By Ricky O'Bannon

Something always bothered Brian Greene about the story of Icarus.

As the ancient Greek myth goes, Icarus and his father, the inventor Daedalus, are trying to escape Crete. Daedalus builds them each a set of wings from feathers and wax to fly to safety. However, Icarus ignores his father’s advice not to fly too close to the sun. The boy soars to great heights, and then he comes crashing back to earth as his wings melt from the sun’s heat.

The moral of the story was about hubris. Seek to soar too high when others warn you not to, and you might meet your end. For physicist and string theory expert Brian Greene, this moral never set well.

“It always disturbed me because it basically seemed to say that if you go against authority, if you’re courageous, you’re going to pay for it with your life,” he said. “And as a scientist, it became so clear to me that that’s not what discovery is about.”

Greene decided to re-imagine the old story in a way that reflected what he knew discovery to be about. Icarus at the Edge of time, which was written for the stage with music by Philip Glass and adopted into a children’s book, tells the space age story of a boy who goes against authority by flying too close to a black hole. He discovers a new reality, but unlike his Greek namesake, he doesn’t die. Instead, Greene said, he must acclimate to that new reality.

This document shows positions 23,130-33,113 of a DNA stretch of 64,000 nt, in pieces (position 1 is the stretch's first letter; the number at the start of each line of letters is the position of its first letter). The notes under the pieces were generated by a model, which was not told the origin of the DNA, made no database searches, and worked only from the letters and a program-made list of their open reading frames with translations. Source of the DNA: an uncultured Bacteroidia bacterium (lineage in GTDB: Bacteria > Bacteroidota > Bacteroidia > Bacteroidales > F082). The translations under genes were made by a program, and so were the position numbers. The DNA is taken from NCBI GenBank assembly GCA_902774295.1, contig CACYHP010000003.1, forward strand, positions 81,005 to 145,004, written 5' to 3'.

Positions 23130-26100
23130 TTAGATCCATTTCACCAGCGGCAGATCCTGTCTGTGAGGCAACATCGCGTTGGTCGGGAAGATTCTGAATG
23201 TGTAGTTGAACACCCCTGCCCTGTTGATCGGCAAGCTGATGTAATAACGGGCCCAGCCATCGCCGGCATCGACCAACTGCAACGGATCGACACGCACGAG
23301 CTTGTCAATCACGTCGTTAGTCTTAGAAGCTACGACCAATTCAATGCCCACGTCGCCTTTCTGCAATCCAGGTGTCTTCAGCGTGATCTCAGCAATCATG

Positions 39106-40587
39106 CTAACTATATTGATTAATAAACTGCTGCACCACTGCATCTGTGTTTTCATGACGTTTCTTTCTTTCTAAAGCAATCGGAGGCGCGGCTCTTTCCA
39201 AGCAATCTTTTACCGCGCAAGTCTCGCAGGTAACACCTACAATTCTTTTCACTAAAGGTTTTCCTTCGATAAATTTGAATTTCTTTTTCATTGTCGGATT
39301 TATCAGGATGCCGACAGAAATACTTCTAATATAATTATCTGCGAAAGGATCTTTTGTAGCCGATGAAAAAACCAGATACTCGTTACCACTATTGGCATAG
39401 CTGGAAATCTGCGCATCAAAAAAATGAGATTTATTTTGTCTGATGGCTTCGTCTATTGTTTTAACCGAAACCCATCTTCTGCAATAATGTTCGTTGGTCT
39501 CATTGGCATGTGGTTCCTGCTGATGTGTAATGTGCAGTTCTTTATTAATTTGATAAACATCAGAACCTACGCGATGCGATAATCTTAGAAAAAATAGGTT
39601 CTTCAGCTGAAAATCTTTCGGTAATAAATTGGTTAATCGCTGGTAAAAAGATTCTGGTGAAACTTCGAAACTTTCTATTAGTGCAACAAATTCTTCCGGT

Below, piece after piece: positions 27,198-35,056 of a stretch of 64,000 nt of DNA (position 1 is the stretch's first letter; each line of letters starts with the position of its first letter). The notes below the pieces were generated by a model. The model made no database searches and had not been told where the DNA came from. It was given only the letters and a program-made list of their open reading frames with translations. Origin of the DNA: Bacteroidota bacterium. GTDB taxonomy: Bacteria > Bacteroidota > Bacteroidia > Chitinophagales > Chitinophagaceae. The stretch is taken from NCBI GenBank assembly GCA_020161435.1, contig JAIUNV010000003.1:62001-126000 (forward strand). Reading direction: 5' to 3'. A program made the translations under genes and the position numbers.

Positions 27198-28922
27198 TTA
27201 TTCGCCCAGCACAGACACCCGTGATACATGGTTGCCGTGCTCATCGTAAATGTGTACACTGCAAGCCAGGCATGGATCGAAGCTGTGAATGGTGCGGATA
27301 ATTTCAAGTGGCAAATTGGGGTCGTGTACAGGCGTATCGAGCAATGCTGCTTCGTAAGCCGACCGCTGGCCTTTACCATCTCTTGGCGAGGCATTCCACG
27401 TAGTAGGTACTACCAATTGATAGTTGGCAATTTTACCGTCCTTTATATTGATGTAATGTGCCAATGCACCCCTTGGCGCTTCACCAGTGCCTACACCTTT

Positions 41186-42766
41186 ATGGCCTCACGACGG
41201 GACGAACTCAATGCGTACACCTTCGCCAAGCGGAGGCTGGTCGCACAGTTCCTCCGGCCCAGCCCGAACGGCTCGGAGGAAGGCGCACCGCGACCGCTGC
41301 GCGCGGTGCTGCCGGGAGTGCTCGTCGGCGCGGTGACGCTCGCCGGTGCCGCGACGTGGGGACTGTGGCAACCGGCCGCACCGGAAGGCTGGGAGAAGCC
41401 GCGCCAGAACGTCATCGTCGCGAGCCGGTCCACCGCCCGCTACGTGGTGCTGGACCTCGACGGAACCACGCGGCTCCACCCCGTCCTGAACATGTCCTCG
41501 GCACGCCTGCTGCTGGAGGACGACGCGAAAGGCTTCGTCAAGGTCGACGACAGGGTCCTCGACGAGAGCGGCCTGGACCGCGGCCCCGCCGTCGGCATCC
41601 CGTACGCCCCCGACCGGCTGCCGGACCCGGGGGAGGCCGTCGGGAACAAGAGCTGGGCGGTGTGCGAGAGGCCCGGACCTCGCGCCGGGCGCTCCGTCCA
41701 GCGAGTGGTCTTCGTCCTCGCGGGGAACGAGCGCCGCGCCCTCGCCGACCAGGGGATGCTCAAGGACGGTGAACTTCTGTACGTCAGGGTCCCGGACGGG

In the years since the piece was premiered, Greene said it’s been exciting to watch children and families be engaged by a story that has science at its core. He and Glass have since begun production on a new chapter in the space opera tale of Icarus.

“Hopefully this will just be part one of a more exciting tale that will bring the story full circle,” he said.